Dr. Jeffrey LeBenger, Summit CEO, told ROI-NJ it’s a move that is necessary in order for the system to continue its growth trend of the past several years.
“In this day and age, we needed to look for a capital partner,” he said.
“For us to continue to grow in New Jersey — as you know, there is a lot of consolidation — we needed a capital partner to grow as we have in the past. We grew 15% to 20% revenue percent in the past, so we wanted to continue that.”
The merger, backed by New York City-based private equity firm Warburg Pincus, is not atypical today in the health care industry. Private equity has been making a significant push for the last few years to take over physician and specialty groups.
While the deal is still being cemented, what is known is that LeBenger will maintain his role as CEO of Summit and, for the near future, no rebranding will take place.
The new organizational structure will merge CityMD’s operations with Summit Medical Group, to include Summit Health Management, the overarching management company that provides backend support to Summit’s physicians.
Here’s what that means for Summit and New Jersey, according to LeBenger:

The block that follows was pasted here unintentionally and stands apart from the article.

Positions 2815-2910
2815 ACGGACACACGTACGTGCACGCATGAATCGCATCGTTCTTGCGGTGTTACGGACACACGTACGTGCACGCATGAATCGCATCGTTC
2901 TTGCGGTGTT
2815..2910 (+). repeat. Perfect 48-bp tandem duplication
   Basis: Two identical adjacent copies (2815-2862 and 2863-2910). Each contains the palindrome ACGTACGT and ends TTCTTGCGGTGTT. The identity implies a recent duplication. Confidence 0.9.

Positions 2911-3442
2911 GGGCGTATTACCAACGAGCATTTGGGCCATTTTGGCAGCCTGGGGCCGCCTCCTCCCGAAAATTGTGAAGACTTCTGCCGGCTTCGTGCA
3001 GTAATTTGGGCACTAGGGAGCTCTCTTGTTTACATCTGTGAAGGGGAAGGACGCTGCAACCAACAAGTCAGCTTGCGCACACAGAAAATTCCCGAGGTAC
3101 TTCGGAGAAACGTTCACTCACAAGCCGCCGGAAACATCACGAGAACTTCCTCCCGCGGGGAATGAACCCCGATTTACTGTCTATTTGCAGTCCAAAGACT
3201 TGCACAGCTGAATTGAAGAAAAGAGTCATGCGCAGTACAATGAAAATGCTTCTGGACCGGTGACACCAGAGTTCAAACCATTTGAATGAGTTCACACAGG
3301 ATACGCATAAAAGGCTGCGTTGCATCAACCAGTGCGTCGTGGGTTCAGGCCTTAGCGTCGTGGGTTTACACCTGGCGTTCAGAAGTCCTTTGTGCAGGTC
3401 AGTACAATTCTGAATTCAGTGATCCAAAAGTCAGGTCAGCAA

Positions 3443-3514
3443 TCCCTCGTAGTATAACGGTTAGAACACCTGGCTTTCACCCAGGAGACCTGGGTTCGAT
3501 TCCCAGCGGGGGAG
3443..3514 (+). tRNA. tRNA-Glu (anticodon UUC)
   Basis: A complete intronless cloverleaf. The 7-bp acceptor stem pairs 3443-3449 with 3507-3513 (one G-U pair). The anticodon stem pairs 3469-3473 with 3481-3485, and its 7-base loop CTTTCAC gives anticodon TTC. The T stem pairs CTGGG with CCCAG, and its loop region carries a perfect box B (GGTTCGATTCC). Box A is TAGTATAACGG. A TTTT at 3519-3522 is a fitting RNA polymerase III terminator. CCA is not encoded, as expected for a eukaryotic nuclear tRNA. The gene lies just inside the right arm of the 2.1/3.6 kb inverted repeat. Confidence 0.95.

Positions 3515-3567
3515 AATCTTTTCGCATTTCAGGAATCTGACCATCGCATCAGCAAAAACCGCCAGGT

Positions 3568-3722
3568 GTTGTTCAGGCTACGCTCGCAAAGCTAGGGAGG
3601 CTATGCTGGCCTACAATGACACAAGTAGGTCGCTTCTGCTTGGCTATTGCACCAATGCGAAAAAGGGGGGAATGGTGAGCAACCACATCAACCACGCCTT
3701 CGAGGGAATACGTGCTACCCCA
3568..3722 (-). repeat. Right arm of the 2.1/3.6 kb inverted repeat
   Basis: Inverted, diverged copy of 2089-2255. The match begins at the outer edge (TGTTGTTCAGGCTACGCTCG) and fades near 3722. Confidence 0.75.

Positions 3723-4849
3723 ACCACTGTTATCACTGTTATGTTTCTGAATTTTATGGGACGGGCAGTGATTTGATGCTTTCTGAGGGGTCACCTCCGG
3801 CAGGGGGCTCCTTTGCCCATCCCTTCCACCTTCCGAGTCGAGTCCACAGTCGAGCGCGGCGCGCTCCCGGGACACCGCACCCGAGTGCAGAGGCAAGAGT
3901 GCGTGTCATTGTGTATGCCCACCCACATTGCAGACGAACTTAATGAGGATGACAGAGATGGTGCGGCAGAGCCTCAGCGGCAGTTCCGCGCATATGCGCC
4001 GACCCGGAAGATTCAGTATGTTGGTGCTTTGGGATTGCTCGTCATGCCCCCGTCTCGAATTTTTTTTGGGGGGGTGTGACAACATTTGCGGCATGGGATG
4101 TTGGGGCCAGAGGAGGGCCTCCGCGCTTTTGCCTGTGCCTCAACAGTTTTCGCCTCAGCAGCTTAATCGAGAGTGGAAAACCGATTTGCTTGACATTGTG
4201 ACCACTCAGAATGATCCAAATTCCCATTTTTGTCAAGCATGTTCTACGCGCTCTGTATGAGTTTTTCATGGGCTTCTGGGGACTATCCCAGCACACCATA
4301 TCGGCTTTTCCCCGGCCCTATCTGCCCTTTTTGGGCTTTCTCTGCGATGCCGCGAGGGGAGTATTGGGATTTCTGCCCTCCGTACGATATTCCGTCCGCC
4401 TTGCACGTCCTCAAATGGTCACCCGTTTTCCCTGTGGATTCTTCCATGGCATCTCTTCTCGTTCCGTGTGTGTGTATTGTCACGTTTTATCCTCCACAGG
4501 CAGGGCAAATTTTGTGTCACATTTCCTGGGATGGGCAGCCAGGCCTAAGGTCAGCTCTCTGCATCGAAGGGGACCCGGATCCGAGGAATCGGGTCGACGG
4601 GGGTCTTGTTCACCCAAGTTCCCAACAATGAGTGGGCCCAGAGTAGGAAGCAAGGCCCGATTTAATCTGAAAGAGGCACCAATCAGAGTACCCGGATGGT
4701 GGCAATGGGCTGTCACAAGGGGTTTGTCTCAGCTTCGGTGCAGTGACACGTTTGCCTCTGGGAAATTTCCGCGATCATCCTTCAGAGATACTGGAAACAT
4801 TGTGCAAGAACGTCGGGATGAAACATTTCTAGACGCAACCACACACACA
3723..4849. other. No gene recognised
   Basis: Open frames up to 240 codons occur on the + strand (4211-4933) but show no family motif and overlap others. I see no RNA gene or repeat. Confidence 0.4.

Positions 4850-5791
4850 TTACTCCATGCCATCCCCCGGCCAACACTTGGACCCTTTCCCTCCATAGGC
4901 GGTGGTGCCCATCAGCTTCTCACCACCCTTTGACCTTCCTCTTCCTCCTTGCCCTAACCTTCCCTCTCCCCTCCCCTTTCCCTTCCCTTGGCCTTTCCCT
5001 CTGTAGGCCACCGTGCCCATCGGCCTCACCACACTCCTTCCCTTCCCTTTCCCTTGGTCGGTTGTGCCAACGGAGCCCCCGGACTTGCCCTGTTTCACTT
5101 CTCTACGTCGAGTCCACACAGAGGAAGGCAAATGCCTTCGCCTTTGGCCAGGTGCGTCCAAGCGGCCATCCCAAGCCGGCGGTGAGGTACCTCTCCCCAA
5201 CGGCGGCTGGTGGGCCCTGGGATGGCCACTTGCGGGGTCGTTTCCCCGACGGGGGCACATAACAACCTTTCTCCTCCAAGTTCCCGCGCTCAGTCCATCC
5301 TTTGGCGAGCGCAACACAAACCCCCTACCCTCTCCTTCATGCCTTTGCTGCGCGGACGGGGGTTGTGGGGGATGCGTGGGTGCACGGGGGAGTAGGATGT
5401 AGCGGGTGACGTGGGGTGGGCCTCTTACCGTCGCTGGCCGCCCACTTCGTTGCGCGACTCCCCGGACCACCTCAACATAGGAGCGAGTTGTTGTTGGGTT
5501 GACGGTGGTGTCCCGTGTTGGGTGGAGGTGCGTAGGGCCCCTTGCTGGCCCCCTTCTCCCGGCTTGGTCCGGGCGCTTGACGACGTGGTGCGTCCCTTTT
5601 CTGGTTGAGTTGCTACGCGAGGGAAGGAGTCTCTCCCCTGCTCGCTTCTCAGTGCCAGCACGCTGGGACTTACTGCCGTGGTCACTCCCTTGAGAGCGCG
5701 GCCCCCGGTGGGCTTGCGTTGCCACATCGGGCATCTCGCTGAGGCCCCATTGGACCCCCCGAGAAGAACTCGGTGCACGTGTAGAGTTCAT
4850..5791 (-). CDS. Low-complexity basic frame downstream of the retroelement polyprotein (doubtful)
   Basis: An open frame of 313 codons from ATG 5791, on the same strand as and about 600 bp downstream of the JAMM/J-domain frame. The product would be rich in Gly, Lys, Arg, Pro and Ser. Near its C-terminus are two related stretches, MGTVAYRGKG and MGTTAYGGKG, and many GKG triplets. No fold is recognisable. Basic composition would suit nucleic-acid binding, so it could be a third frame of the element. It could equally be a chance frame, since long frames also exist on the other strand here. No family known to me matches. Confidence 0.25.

- No visible changes will take place, and the transition will be smooth;
- The affiliations doctors at Summit have with health systems such as Atlantic Health, Hackensack Meridian and RWJBarnabas will remain intact;
- The move gives Summit, currently big in the ambulatory space, a big boost in emergency care;
- The move will push for greater focus on patients, and preventing readmissions of emergency care — which promotes lower cost of care;
- It does not affect Summit’s West Coast partnerships in Arizona and Oregon.
The merger is a decision LeBenger didn’t take lightly.
CityMD was looking to capture primary care patients, and SMG’s success with that model in and out of the state, it was a perfect match, LeBenger said.
“We do very well in value-based contracting, so when you grow the primary care attribution, we are always in the top quartile of quality metrics and we always beat the total cost of care against our benchmark,” LeBenger said.
This means insurers and government payors should look positively on the deal.
“Our economic value has always been in our clinical model,” LeBenger said.
“And how we do our clinical model, how we manage the intake of the patient either through urgent care or primary care, is how we manage them to a lower unit cost area,” he said. “We decrease admits, we lower length of stay, we transition care and we address gaps of care. By giving this product to a larger source of patients, we will lower the cost of care and show the value proposition.
“I think the marketplace is looking for this.”